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NYU Professor Barred From Researching in UAE, Where NYU Has a Campus

The travel ban sheds light on a deeper controversy encircling Saadiyat Island: labor conditions and teaching and learning conditions are connected.

Exterior of The Hall of Physics at New York University in New York City. (Photo via Sean Pavone /

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Last time Andrew Ross embarked on a visit to the United Arab Emirates, he was seeking to help migrants who were being prevented from leaving the country. Now, he can’t get in.

While UAE authorities evidently blocked the visit of the New York University professor citing vague “security concerns,” the abrupt refusal to allow him on the Emirati airline Etihad’s flight earlier this month suggests Ross is one of many activists who’ve gotten on the regime’s bad side for scrutinizing its human-rights track record. While Ross was grounded, the NYU Abu Dhabi campus’s marketing campaign continues to work overtime. One of many university outposts established in the hyper-developing Gulf region, NYU boasts of planting a liberal academic oasis in a money-encrusted authoritarian political landscape.

According to Human Rights Watch’s (HRW) latest report, the migrants who have worked on the NYU site on Saadiyat Island and related developments continue to suffer human rights violations. According to the report, issued last month as a follow-up a five-year investigation,

employers are withholding workers’ wages and benefits, failing to reimburse them for recruiting fees, confiscating workers’ passports, and housing them in substandard accommodations. In the most serious cases, contractors working for the two government development entities on the NYU and Louvre sites apparently informed United Arab Emirates (UAE) authorities about the strike, leading to the arbitrary deportation of several hundred striking workers.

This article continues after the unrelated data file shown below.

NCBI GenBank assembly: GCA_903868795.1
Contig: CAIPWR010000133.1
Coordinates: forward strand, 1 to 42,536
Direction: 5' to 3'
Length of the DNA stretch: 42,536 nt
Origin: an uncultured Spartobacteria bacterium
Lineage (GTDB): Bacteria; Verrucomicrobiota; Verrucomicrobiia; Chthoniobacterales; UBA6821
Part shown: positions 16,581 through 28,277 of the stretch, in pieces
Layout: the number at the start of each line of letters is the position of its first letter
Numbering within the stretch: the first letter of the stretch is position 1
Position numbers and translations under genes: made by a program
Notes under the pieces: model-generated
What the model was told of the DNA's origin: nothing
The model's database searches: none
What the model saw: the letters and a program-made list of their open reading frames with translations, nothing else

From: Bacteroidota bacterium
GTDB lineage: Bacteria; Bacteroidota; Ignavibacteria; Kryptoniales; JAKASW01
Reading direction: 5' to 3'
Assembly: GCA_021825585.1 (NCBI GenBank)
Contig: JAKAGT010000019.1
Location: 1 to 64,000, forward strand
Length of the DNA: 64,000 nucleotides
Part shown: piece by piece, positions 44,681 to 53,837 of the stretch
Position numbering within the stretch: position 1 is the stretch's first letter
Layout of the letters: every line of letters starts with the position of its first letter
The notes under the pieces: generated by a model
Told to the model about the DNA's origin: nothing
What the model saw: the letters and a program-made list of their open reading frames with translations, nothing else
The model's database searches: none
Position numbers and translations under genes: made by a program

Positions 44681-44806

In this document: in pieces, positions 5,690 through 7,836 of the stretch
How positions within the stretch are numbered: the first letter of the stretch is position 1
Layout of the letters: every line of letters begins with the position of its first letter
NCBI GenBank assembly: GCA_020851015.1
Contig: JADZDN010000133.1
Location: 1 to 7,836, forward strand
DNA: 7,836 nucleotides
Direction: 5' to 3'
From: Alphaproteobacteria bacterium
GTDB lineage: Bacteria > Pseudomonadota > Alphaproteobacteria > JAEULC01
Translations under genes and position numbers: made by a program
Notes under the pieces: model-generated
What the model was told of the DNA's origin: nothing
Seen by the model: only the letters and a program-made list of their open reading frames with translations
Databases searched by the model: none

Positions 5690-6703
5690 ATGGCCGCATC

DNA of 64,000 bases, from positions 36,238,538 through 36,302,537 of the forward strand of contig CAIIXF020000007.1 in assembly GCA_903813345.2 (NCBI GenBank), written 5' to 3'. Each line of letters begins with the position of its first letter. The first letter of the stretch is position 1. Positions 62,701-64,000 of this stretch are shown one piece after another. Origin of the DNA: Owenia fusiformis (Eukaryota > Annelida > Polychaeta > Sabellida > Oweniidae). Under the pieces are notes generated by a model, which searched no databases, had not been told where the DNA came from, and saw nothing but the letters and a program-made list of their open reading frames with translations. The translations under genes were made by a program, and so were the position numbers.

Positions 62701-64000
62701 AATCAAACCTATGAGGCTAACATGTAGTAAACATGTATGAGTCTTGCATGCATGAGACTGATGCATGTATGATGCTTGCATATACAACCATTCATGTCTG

Under a repressive labor regime known as the kafala system, the workers’ bondage begins in their home countries through labor recruiters, who regularly impose massive fees that automatically tether impoverished workers to devastating debt, making it nearly impossible to break from an abusive employer. Moreover, they typically cannot exit the country without their boss’s approval.

Reports of epidemic levels of abuse and unsafe conditions at Western-branded mega-projects, from NYU to the Guggenheim to Qatar’s upcoming World Cup, have prompted international condemnation. Yet amid the region’s bottomless oil wealth, money seems to speak louder than “corporate social responsibility.”

Noting that his travel issues are part of a more complex economic and political context, Ross tells The Nation, “A lot of the press this week has been about my predicament and the issues that it raises for academic freedom. But in some ways the more important story is to shed some light on the kefala sponsorship system in the UAE.” Many abuses have been documented over the years, but “they require even more documentation, which is why getting access to the UAE and being able to do interviews with workers is so crucial.”

Meanwhile, HRW’s Nicholas McGeehan, recently observed that the country’s “blacklist” of troublemakers has been growing: “In recent years the UAE has locked up Islamists and liberals alike, deported bloggers, stripped critics of their UAE nationality, and denied entry to academics and nongovernmental groups that have criticized the authorities.”